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See below for a selection of the latest books from Quantum & theoretical chemistry category. Presented with a red border are the Quantum & theoretical chemistry books that have been lovingly read and reviewed by the experts at Lovereading. With expert reading recommendations made by people with a passion for books and some unique features Lovereading will help you find great Quantum & theoretical chemistry books and those from many more genres to read that will keep you inspired and entertained. And it's all free!
This textbook facilitates students' ability to apply fundamental principles and concepts in classical thermodynamics to solve challenging problems relevant to industry and everyday life. It also introduces the reader to the fundamentals of statistical mechanics, including understanding how the microscopic properties of atoms and molecules, and their associated intermolecular interactions, can be accounted for to calculate various average properties of macroscopic systems. The author emphasizes application of the fundamental principles outlined above to the calculation of a variety of thermodynamic properties, to the estimation of conversion efficiencies for work production by heat interactions, and to the solution of practical thermodynamic problems related to the behavior of non-ideal pure fluids and fluid mixtures, including phase equilibria and chemical reaction equilibria. The book contains detailed solutions to many challenging sample problems in classical thermodynamics and statistical mechanics that will help the reader crystallize the material taught. Class-tested and perfected over 30 years of use by nine-time Best Teaching Award recipient Professor Daniel Blankschtein of the Department of Chemical Engineering at MIT, the book is ideal for students of Chemical and Mechanical Engineering, Chemistry, and Materials Science, who will benefit greatly from in-depth discussions and pedagogical explanations of key concepts. Distills critical concepts, methods, and applications from leading full-length textbooks, along with the author's own deep understanding of the material taught, into a concise yet rigorous graduate and advanced undergraduate text; Enriches the standard curriculum with succinct, problem-based learning strategies derived from the content of 50 lectures given over the years in the Department of Chemical Engineering at MIT; Reinforces concepts covered with detailed solutions to illuminating and challenging homework problems.
Written for scientists and students in the areas of computational chemistry, computational biology, materials science, and pharmacology, this reference is a guide to the pitfalls and special considerations required to properly perform large-scale calculations of molecular structure and properties. It also provides a rigorous comparison of large-scale results from the most important approximate methods commonly used today. The first to examine in detail the differences between approximate methods and traditional electronic structure calculations, the book includes a CD with sample scripts, data sets, and worked examples.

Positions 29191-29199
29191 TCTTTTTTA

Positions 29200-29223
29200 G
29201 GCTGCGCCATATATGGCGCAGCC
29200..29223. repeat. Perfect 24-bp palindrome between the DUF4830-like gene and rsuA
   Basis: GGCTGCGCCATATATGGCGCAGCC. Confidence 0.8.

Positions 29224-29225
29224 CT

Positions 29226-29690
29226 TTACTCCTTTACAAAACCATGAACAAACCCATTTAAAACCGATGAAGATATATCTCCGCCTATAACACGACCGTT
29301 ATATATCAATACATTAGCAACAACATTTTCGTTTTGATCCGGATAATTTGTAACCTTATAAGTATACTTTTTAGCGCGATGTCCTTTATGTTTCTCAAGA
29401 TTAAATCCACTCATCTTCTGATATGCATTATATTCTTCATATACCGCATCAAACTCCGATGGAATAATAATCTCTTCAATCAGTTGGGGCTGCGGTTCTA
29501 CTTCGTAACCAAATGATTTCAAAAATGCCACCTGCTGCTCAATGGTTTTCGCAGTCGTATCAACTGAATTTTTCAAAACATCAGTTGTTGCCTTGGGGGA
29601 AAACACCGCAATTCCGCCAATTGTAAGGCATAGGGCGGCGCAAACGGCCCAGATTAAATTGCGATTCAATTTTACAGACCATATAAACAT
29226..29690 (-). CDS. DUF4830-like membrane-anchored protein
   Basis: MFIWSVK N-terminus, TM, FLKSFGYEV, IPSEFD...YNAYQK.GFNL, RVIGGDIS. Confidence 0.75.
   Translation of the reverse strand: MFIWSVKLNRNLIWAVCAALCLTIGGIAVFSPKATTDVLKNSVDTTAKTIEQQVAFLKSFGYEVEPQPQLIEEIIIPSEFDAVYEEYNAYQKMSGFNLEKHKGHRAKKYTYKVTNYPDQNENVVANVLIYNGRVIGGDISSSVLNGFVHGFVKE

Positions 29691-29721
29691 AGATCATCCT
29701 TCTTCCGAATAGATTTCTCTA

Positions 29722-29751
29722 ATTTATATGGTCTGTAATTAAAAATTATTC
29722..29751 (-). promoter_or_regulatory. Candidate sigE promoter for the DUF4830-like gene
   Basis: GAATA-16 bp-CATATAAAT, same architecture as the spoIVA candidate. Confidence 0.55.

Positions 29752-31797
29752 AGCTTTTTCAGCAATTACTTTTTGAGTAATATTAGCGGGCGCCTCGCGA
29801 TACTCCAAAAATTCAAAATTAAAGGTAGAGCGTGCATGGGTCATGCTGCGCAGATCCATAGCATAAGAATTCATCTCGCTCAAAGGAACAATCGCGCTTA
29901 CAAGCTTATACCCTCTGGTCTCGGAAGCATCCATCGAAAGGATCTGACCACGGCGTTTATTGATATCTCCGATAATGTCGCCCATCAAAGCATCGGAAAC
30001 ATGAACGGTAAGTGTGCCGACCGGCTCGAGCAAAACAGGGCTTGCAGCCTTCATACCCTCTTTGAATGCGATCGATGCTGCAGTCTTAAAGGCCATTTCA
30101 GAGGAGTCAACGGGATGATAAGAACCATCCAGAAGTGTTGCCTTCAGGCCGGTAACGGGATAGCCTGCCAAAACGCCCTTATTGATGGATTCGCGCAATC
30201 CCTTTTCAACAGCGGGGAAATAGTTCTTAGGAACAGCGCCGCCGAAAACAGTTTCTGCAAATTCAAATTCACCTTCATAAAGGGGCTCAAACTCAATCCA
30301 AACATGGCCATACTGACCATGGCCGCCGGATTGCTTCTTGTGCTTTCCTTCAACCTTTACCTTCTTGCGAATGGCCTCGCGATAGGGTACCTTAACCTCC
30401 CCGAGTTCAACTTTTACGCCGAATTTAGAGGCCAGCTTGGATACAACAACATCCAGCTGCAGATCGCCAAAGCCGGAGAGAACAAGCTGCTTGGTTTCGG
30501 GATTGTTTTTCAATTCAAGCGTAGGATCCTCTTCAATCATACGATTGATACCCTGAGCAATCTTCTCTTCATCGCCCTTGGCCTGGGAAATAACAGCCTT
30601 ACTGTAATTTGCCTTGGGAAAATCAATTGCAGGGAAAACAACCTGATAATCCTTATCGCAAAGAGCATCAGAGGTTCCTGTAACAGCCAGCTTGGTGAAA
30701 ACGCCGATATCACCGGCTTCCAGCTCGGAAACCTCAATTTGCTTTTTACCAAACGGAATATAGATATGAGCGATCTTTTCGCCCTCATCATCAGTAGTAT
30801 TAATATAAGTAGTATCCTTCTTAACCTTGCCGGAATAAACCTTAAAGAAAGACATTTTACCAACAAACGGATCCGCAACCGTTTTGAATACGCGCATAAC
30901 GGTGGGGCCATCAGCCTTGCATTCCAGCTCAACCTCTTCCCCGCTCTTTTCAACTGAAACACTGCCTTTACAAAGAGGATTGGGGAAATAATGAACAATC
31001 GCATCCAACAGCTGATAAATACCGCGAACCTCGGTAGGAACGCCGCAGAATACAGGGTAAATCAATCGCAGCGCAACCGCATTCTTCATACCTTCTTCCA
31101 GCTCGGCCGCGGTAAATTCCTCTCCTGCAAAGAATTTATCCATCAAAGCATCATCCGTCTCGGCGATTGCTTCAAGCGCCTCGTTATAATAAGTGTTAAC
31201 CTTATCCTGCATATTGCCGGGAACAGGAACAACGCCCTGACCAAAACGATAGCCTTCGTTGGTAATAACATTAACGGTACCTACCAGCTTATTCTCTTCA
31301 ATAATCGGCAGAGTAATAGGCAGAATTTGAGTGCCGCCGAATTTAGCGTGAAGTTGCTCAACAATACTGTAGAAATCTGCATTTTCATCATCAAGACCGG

An introduction to the rapidly evolving methodology of electronic excited states For academic researchers, postdocs, graduate and undergraduate students, Quantum Chemistry and Dynamics of Excited States: Methods and Applications reports the most updated and accurate theoretical techniques to treat electronic excited states. From methods to deal with stationary calculations through time-dependent simulations of molecular systems, this book serves as a guide for beginners in the field and knowledge seekers alike. Taking into account the most recent theory developments and representative applications, it also covers the often-overlooked gap between theoretical and computational chemistry. An excellent reference for both researchers and students, Excited States provides essential knowledge on quantum chemistry, an in-depth overview of the latest developments, and theoretical techniques around the properties and nonadiabatic dynamics of chemical systems. Readers will learn: ? Essential theoretical techniques to describe the properties and dynamics of chemical systems ? Electronic Structure methods for stationary calculations ? Methods for electronic excited states from both a quantum chemical and time-dependent point of view ? A breakdown of the most recent developments in the past 30 years For those searching for a better understanding of excited states as they relate to chemistry, biochemistry, industrial chemistry, and beyond, Quantum Chemistry and Dynamics of Excited States provides a solid education in the necessary foundations and important theories of excited states in photochemistry and ultrafast phenomena.